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Psychological Stress in Pathogenesis of Essential Hypertension

[ Vol. 12 , Issue. 3 ]


Alexey V. Ushakov, Vera S. Ivanchenko and Alina A. Gagarina   Pages 203 - 214 ( 12 )


The article represents literature review and provides evidence for psychological stress to play essential role in the development of arterial hypertension. The pathogenesis of hypertension is complex with a significant diversity and variability of the mechanisms involved in individual patient. In this regard, the determination of specific pathogenic pathways underlying sustained blood pressure elevation in each patient would substantially individualize therapeutic approaches, and hence increase the effectiveness of treatment. Psychological stress is proposed as a significant factor contributing to the development of hypertension. Global urbanization, sedentary lifestyle, daily stress at workplace, lack of physical activity and social support lead to increased anxiety, uncertainty, and finally to chronic mental and emotional stress. This review provides information about alterations in neuroendocrine and immune systems as the main pathogenic pathways linking psychological stress and hypertension. Endothelial dysfunction is considered not only as a consequence but also a primary factor causing prohypertensive state. Moreover, physical inactivity is discussed as one of the plausible mechanisms playing a key role in the development of hypertension in modern lifestyle conditions. Particularly the loss of connection between psychosocial strain and physical activity may underlie the deleterious effect of stress on cardiovascular and metabolic health.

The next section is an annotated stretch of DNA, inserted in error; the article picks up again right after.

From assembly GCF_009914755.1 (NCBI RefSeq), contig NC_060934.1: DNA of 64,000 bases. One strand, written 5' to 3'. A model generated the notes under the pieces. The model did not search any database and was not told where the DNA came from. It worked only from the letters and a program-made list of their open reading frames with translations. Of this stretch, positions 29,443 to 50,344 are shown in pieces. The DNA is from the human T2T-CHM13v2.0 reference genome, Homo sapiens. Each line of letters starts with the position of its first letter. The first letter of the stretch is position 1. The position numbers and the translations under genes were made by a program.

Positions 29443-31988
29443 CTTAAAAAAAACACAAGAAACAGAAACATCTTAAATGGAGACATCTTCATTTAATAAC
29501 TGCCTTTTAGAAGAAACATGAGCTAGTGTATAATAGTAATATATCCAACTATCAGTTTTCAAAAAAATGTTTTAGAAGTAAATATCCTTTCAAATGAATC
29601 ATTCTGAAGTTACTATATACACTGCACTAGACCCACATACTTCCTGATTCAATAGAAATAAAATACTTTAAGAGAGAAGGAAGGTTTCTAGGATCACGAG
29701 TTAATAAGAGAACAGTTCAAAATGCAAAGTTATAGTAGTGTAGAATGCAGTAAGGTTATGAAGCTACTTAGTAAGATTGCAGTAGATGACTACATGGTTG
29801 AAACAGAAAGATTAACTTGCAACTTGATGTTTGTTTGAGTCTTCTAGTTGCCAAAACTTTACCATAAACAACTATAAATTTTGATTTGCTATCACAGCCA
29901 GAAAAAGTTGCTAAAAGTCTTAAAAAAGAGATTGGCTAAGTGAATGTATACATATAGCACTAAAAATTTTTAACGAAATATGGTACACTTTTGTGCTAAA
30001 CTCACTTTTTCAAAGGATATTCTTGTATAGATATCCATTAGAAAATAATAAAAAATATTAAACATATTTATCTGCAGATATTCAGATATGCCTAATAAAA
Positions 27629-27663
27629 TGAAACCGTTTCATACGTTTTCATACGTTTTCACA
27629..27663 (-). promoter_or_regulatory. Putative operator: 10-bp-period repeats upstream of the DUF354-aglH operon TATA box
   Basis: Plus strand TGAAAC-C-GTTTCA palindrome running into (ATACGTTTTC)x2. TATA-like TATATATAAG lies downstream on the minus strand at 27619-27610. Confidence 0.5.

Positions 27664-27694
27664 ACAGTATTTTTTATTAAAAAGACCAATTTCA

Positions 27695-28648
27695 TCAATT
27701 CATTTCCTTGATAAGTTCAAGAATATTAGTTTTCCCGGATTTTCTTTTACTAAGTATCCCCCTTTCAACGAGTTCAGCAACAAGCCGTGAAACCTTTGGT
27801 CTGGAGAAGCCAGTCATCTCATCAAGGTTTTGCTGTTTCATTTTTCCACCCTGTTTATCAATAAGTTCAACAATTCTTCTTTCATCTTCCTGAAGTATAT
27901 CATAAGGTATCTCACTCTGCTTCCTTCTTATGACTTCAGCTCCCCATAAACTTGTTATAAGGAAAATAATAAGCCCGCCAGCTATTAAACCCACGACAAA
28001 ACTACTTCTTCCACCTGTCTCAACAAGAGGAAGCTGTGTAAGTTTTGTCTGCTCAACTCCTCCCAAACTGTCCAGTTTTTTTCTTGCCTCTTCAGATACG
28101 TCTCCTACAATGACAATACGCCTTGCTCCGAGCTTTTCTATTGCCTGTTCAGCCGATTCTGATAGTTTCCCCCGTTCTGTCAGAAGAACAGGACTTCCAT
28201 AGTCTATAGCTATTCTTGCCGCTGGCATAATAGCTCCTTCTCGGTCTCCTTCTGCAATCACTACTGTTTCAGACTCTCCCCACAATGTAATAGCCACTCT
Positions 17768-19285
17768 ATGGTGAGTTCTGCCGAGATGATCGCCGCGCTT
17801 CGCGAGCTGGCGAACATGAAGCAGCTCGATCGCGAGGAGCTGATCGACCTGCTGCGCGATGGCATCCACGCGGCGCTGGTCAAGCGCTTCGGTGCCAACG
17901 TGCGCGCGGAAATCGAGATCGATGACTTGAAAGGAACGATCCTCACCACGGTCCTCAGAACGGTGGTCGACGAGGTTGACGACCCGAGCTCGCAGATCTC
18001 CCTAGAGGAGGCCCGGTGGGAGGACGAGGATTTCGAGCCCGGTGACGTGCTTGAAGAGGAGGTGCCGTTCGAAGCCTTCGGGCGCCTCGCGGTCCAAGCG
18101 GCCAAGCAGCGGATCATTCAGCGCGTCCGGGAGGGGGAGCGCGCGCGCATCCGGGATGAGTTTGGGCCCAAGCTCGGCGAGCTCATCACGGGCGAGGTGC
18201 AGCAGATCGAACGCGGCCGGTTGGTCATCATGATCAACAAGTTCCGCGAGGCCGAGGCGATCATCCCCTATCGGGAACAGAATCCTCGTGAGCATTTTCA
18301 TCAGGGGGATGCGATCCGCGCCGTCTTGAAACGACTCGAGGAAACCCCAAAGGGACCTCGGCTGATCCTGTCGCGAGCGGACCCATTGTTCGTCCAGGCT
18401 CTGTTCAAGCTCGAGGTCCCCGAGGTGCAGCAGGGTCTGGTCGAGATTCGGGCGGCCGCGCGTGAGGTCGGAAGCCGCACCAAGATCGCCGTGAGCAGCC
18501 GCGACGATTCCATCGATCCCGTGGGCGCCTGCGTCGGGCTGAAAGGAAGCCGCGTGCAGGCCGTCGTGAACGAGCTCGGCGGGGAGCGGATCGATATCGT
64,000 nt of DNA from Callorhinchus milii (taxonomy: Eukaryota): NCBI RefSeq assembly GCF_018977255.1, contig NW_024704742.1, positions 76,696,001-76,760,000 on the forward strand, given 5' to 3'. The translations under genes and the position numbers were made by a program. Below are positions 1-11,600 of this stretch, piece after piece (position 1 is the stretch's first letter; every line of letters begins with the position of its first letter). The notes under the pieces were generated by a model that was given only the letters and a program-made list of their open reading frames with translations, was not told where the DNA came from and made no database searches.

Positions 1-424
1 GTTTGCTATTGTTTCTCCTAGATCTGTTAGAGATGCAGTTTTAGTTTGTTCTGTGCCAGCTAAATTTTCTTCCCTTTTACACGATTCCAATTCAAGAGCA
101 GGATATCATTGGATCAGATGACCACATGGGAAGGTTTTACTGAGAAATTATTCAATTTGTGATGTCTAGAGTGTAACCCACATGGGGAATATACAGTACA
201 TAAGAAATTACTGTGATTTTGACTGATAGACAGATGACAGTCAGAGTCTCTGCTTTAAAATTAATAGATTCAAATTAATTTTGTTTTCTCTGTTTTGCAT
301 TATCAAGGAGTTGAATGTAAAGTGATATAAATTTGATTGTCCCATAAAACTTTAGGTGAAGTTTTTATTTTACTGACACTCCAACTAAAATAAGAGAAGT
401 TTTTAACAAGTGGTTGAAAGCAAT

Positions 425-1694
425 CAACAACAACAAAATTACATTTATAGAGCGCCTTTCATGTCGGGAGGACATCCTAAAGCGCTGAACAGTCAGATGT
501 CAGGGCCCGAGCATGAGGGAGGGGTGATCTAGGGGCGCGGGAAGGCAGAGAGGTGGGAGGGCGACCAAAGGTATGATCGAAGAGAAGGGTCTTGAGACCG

Arterial hypertension, psychological stress, endothelial dysfunction, biomarker, physical activity.


Department of Internal Medicine #1 with Clinical Pharmacology Course, Medical Academy named after S.I. Georgievsky Crimean Federal University named after V.I. Vernadsky, 5/7 Lenin Blvd., Simferopol

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